APEX's icy companions
The Atacama Pathfinder Experiment (APEX) telescope — captured in this dramatic image taken by ESO Photo Ambassador Babak Tafreshi — is one of the tools used by ESO to peer beyond the realm of visible light. It is located on the Chajnantor Plateau at an altitude of 5000 metres.
Clusters of white penitentes can be seen in the foreground of the photograph. The penitentes (Spanish for penitents) are a curious natural phenomenon found in high altitude regions, typically more than 4000 metres above sea level. They are thin spikes of hardened snow or ice, with their blades pointing towards the Sun, attaining heights from a few centimetres up to several metres.
APEX is a 12-metre-diameter telescope that observes light at millimetre and submillimetre wavelengths. Astronomers observing with APEX can see phenomena which would be invisible at shorter wavelengths. The telescope enables them to study molecular clouds — the dense regions of gas and cosmic dust where new stars are being born — which are dark and obscured by dust in visible or infrared light, but which glow brightly at these relatively longer wavelengths. Astronomers use this light to study their chemical and physical conditions. This wavelength range is also ideal for studying some of the earliest and most distant galaxies in the Universe.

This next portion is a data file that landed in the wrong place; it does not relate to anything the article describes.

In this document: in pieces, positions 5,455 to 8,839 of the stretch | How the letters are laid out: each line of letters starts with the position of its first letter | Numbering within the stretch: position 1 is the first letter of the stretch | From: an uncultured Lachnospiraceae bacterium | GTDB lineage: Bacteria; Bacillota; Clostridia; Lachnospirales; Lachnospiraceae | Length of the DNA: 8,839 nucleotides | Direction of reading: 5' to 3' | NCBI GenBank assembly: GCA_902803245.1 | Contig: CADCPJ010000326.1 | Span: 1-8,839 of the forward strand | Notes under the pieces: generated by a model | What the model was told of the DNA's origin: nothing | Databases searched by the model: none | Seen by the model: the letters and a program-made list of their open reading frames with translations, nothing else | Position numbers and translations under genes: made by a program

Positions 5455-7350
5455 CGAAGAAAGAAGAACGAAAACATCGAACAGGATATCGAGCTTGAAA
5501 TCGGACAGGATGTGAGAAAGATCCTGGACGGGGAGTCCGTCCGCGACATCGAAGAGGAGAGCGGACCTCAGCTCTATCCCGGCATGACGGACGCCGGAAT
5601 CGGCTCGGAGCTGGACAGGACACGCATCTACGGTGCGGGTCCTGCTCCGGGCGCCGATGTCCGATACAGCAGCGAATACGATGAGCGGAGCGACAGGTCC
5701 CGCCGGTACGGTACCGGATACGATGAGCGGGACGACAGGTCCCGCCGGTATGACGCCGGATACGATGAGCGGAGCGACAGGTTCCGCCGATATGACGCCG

Just visible in the night sky above and to the left of APEX are, respectively, the faint smudges of the Small and Large Magellanic Clouds, neighbouring galaxies of our own Milky Way galaxy. The plane of the Milky Way itself can be seen as a hazy band across the sky, most prominently over the APEX control building on the right. Dark patches in the band are regions where light from distant stars is blocked by interstellar dust. Hidden behind these dark dust lanes, the centre of the Milky Way lies at a distance of about 27 000 light-years. Telescopes such as APEX are a crucial tool for astronomers to peer through the dust and study the centre of our galaxy in detail.
APEX is a collaboration between the Max Planck Institute for Radio Astronomy (MPIfR), the Onsala Space Observatory (OSO) and ESO. Operation of APEX at Chajnantor is entrusted to ESO.
ESO/B. Tafreshi (twanight.org)
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